Tire Program Slashes Expenses

Tire products

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Just a few years ago, Rod Vilhauer and Barry Rich, owners of Rodman Companies based in Frisco, TX, had nothing to smile about when it came to tire acquisition and service costs. As one of the company's highest transportation expenses, these costs were a moving target.

Today, things have changed. After implementing a new tire program developed by Goodyear and its service subsidiary, Wingfoot Commercial Tire, Rodman has erased $152,000 off its balance sheet.

Rodman Companies operates an on-road fleet of about 120 medium- and heavy-duty trucks and 100 trailers, hauling permitted loads from 84,000 to 300,000 lbs. on trips up to 600 miles. According to Shawn Schneider, manager of process improvement, as of November 2007, it had saved 26% on its cost per-mile for the transportation fleet vs. November 2006. With transportation costs that fluctuate month to month, Schneider expects the cost per-mile for 2007 to come in at 40% less compared to 2006.

Tire costs were reduced by, among other things, using new Goodyear tires and retreads when possible; getting more miles from a new set of tires before removal via routine inspections, pressure checks and air-ups; and increasing retreadability by identifying conditions under which tires would be pulled for retreading.

The means for cost control
Rodman Companies builds subdivisions, malls, golf courses and other building projects, mostly in urban areas. Because it operates excavation, utilities, paving, landscaping and power and communications divisions, it is a turnkey operation that often does all work associated with a construction project. That's why it operates a large, diversely equipped truck and trailer fleet and about 900 pieces of other heavy equipment.

With different operating divisions, tire-related decisions were not centralized at Rodman, Schneider notes. The company didn't have a written program for management and vendors to follow. Consequently, decisions such as what size and type of tires to buy, when to remove them for retreading and how to maintain them were made on a case by case basis. Instead of anticipating needs, company employees and their managers reacted to the circumstances at hand.

John MacMullin, Wingfoot Commercial Tire regional director, collaborated with Schneider on a proposal that promised to reign in the runaway tire costs. It called for Wingfoot to handle the company's entire tire inventory. Rodman wouldn't need to keep any tires on hand in its maintenance facilities, enabling it to potentially save a lot of money in handling costs and taxes. In exchange, Rodman would entrust Wingfoot Commercial Tire with all of its tire and service needs, buy all Goodyear tires and make use of the NEXTRED (precure retread) process.

Vilhauer and Rich approved Schneider's and MacMullin's proposal and gave them a year to get results. Rodman's equipment and aggregate haul trucks now use the Goodyear G395 LHS tires on the steer positions. Tandem dump trucks run the G149 RSA tire. The company also uses the G287A in size 315/80 R22.5 and the G286A Super Tough Single in size 385/65 R22.5. By choosing the right tire products for the applications, Wingfoot significantly increased the mileage and retreadability of Rodman's tires.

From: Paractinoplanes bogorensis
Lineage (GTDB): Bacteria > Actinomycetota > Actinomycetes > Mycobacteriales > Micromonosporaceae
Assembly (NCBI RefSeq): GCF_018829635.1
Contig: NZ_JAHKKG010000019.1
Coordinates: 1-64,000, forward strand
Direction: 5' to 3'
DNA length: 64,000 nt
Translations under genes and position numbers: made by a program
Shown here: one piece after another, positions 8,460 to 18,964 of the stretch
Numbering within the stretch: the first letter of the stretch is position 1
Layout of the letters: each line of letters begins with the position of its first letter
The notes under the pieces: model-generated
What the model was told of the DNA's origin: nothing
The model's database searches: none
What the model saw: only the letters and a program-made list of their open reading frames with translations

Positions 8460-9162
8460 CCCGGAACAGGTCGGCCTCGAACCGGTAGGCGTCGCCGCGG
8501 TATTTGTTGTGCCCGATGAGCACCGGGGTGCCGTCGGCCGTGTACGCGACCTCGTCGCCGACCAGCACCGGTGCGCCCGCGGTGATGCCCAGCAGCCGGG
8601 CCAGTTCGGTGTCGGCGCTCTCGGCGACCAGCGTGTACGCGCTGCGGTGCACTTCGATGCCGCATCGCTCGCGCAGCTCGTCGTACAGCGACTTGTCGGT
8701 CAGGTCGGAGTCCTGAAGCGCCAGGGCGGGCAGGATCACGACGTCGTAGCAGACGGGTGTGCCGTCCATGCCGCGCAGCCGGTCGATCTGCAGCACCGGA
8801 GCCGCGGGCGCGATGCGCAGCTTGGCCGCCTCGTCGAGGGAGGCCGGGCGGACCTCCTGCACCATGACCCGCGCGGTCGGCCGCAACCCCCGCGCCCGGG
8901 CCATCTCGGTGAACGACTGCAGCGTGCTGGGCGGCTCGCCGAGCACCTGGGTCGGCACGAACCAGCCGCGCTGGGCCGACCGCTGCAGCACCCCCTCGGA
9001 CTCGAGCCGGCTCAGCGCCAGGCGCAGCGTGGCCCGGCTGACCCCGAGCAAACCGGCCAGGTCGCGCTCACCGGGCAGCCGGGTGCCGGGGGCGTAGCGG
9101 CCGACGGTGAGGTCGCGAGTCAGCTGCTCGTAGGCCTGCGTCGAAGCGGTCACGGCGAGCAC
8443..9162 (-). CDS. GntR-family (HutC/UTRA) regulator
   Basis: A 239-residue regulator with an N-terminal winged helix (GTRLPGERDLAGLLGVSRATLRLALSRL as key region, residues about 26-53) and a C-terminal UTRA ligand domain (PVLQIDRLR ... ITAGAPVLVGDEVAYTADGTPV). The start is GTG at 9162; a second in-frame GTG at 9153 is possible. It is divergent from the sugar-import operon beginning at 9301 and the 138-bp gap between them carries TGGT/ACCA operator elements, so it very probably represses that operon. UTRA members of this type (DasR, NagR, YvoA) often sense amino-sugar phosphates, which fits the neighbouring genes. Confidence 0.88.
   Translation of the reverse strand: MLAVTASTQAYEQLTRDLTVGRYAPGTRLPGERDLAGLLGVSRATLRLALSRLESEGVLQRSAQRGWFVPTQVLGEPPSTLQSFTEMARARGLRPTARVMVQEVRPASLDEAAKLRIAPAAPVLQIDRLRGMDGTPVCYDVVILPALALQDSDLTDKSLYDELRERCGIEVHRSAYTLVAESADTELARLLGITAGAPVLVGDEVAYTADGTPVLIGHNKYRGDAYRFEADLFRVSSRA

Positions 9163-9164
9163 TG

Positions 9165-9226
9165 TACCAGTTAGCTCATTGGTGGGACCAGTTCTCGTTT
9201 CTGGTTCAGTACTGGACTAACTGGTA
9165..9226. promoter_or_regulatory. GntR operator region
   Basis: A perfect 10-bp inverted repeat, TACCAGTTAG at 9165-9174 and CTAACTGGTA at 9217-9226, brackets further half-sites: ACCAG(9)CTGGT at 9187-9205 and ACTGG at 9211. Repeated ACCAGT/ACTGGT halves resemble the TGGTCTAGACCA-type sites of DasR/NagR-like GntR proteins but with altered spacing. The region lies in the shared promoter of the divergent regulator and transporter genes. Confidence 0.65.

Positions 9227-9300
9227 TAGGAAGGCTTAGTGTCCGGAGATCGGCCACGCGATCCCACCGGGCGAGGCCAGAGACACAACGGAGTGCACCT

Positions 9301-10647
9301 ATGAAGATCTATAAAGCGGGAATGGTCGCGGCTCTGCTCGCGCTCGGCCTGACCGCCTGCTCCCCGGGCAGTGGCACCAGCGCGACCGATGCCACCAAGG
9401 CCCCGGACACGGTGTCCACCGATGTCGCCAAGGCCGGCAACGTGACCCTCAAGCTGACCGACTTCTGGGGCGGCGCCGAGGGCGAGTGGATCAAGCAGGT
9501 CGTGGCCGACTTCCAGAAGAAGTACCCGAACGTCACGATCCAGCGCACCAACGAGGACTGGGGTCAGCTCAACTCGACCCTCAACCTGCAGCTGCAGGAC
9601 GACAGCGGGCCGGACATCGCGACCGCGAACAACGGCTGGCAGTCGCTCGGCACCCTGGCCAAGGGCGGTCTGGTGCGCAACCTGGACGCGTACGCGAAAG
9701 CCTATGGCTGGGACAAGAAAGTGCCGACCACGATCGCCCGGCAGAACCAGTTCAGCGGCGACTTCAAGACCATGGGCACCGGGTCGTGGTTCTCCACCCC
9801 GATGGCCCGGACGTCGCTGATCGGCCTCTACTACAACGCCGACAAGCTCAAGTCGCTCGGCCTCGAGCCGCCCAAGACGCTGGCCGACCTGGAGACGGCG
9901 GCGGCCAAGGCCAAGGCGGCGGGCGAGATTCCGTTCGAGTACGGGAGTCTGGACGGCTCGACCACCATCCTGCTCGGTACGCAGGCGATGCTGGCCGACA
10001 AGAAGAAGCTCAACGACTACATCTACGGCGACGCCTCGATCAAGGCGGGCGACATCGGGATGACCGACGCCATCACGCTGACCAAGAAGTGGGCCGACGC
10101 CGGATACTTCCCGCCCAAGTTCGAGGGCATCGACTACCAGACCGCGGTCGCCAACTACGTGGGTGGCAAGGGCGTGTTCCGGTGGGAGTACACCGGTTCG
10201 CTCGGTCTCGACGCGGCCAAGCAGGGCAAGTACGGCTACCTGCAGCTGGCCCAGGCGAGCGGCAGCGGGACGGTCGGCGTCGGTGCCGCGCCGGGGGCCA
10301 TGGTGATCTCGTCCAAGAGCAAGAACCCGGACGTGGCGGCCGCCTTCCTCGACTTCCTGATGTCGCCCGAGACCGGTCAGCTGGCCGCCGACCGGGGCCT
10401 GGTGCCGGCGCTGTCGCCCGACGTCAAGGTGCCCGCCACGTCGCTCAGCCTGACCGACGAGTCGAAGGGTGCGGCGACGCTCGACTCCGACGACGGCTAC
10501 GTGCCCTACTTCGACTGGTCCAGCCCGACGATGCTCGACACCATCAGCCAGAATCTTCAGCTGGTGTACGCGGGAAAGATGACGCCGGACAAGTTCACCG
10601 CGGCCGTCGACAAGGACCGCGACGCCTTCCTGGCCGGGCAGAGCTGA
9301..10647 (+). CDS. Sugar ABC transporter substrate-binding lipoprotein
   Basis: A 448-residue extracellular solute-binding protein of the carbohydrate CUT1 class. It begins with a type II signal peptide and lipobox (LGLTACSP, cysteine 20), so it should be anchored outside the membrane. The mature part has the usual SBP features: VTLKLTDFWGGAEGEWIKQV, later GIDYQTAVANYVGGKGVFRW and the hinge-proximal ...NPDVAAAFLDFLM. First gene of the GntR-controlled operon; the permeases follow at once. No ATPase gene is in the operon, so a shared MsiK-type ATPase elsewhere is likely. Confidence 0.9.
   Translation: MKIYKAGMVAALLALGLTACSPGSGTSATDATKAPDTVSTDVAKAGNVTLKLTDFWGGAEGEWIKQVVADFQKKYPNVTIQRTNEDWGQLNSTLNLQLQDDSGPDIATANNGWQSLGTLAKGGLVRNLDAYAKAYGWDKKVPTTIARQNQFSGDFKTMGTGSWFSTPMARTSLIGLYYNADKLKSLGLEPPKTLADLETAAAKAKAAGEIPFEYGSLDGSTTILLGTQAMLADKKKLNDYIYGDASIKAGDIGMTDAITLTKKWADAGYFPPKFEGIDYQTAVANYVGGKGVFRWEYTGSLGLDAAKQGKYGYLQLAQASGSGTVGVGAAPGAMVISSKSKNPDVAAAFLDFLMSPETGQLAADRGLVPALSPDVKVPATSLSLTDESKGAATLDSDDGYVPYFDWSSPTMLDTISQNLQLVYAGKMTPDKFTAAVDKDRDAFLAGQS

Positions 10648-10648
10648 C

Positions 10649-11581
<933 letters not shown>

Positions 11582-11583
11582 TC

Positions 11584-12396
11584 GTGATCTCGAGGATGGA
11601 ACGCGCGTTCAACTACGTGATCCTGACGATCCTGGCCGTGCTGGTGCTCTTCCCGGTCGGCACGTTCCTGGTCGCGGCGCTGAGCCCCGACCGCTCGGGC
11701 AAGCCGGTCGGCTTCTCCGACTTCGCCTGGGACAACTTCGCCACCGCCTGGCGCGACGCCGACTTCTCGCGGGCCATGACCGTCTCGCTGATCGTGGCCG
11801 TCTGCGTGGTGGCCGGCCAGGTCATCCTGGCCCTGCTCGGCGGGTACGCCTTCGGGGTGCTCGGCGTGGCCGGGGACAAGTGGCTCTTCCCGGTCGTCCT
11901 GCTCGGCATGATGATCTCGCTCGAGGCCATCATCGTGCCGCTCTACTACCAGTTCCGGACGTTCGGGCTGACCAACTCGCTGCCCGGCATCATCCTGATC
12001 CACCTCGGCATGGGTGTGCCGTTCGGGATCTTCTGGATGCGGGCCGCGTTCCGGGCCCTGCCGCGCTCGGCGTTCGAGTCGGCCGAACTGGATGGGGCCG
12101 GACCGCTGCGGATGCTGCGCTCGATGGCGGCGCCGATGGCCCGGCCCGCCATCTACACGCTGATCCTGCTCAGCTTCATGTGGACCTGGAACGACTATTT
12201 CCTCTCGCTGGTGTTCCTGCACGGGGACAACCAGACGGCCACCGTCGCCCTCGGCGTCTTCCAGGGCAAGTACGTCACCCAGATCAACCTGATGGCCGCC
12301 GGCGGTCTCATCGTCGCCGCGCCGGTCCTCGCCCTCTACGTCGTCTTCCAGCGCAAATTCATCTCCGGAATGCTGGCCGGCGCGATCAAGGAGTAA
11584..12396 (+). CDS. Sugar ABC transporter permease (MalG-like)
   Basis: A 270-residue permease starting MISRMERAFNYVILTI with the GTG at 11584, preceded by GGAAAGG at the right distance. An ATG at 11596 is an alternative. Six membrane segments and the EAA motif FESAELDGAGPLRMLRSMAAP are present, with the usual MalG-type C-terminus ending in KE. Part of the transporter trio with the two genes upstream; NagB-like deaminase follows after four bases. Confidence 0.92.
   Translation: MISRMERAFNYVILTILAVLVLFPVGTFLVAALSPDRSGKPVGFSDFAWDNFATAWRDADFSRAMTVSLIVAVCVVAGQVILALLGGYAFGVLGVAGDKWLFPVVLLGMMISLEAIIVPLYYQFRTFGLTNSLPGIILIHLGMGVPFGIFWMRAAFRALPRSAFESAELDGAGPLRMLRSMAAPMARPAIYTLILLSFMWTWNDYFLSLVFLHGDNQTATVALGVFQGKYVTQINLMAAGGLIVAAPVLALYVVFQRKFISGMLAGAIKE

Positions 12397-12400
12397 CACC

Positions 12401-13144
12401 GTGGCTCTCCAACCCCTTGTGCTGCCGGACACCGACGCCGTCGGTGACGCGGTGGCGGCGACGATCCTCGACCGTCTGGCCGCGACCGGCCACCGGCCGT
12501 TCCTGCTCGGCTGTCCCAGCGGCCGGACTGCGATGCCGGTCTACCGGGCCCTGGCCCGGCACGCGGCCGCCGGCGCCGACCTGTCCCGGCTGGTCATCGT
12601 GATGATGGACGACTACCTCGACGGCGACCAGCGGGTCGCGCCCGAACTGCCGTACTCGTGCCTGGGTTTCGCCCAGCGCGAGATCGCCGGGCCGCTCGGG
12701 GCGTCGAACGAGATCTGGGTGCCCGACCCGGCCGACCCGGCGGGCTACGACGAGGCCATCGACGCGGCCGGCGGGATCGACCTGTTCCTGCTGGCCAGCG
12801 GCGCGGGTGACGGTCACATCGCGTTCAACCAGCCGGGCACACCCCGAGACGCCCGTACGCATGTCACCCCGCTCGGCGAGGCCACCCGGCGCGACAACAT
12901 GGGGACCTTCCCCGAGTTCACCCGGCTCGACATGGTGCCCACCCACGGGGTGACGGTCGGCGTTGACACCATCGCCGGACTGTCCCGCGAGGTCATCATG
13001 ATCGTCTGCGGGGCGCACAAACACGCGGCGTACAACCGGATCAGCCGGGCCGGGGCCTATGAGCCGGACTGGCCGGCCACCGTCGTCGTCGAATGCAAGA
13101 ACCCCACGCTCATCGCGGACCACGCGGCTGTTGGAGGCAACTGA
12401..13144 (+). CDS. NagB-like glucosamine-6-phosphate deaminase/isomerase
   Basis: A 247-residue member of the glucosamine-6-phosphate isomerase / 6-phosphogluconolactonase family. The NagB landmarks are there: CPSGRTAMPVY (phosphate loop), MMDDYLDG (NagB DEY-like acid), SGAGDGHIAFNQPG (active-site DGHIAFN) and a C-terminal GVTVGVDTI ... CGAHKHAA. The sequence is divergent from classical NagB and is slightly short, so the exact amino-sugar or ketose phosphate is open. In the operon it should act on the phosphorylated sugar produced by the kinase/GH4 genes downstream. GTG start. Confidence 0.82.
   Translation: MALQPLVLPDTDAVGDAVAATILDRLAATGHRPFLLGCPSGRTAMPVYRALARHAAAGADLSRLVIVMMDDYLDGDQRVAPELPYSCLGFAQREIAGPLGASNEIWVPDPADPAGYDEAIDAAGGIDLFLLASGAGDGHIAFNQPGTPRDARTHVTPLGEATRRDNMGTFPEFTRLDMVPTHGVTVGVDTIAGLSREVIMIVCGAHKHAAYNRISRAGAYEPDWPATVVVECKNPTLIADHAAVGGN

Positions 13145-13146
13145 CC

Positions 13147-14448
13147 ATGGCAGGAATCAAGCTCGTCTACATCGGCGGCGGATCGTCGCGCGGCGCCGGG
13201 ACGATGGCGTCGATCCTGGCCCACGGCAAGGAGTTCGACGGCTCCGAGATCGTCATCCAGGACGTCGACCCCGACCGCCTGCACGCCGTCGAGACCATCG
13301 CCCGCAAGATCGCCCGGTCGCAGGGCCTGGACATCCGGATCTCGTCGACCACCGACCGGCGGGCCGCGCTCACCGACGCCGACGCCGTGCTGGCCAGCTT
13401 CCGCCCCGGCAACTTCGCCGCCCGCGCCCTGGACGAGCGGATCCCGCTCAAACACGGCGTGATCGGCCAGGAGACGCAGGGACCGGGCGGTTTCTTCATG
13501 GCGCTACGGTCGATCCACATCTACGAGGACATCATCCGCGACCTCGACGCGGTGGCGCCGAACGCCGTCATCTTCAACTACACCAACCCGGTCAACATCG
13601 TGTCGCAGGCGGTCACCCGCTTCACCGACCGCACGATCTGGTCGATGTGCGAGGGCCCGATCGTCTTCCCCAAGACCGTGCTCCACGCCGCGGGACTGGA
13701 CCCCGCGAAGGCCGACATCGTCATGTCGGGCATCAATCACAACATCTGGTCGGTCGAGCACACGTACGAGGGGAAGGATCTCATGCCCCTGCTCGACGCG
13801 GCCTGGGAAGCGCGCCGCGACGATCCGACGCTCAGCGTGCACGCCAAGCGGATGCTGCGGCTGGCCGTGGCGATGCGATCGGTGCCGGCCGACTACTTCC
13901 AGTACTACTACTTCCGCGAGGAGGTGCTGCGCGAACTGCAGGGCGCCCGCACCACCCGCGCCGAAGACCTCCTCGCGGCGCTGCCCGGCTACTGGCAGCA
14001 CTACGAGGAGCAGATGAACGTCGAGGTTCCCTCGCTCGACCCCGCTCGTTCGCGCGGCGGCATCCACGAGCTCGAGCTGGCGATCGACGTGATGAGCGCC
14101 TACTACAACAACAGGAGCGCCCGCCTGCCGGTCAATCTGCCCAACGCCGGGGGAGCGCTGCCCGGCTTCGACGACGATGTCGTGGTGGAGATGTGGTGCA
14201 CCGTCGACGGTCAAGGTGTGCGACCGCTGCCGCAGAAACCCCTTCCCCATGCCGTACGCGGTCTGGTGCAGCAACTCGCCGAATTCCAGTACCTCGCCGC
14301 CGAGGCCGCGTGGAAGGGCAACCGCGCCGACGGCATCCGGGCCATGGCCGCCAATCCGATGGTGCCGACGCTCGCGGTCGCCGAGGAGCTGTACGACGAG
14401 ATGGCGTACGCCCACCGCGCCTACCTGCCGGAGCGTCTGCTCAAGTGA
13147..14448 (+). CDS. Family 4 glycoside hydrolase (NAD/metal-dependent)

Despite adding more trucks and trailers to its fleet this year, and running nearly 1 1/2 million more miles by the end of November 2007, Schneider still expected Rodman's savings in tire service and acquisition costs for the transportation fleet to be in excess of $200,000 at the end of the year. He admits the operational changes necessary to get that result were far from easy.

Proactive approach
Urban environments are ruthless on truck tires. Debris on the roadways and on construction sites can wreak havoc on tire casings. Plus, the turning and twisting that happens as drivers maneuver into and out of jobsites can lead to sidewall scrubbing and other issues. "You almost can't keep enough tires and casings on hand," Schneider says.

Before the new tire program was implemented, Schneider and MacMullin established the company's performance goals and tire specifications. Rodman and Wingfoot employees now take more proactive measures with tires to ensure these goals and specs are met.

When Rodman employees routinely inspect and replace tires, they also air them up, making sure the pressure readings match between duals. Wingfoot service technicians also inspect and evaluate tires quarterly, entering their inspection results into Goodyear's Tire Vehicle Tracking System or TV TRACKS. They compare these results with the specs Goodyear established for Rodman to determine if the tires should be removed and retreaded.

"MacMullin and I then sit down on a biweekly basis, look at the TV TRACKS reports and determine where we are and where we want to be," Schneider states.

Ordinarily, fleets would be reluctant to share such information for fear of providing its vendor with reasons to raise prices, says Schneider. But instead of holding that information close to his vest, he works with MacMullin to determine targets for overall fleet costs on both the transportation and excavating side that are standard for the construction environment.

"We track exactly how many miles I run on my trucks, how many hours I run on my excavation equipment and how many service dollars and tire dollars I spend," says Schneider. "I collaborate with Goodyear and Wingfoot to find out how to save money. We consider questions like, 'Should we pull tires earlier? Do we have enough retreads?'

"It's more of a partnership," he adds.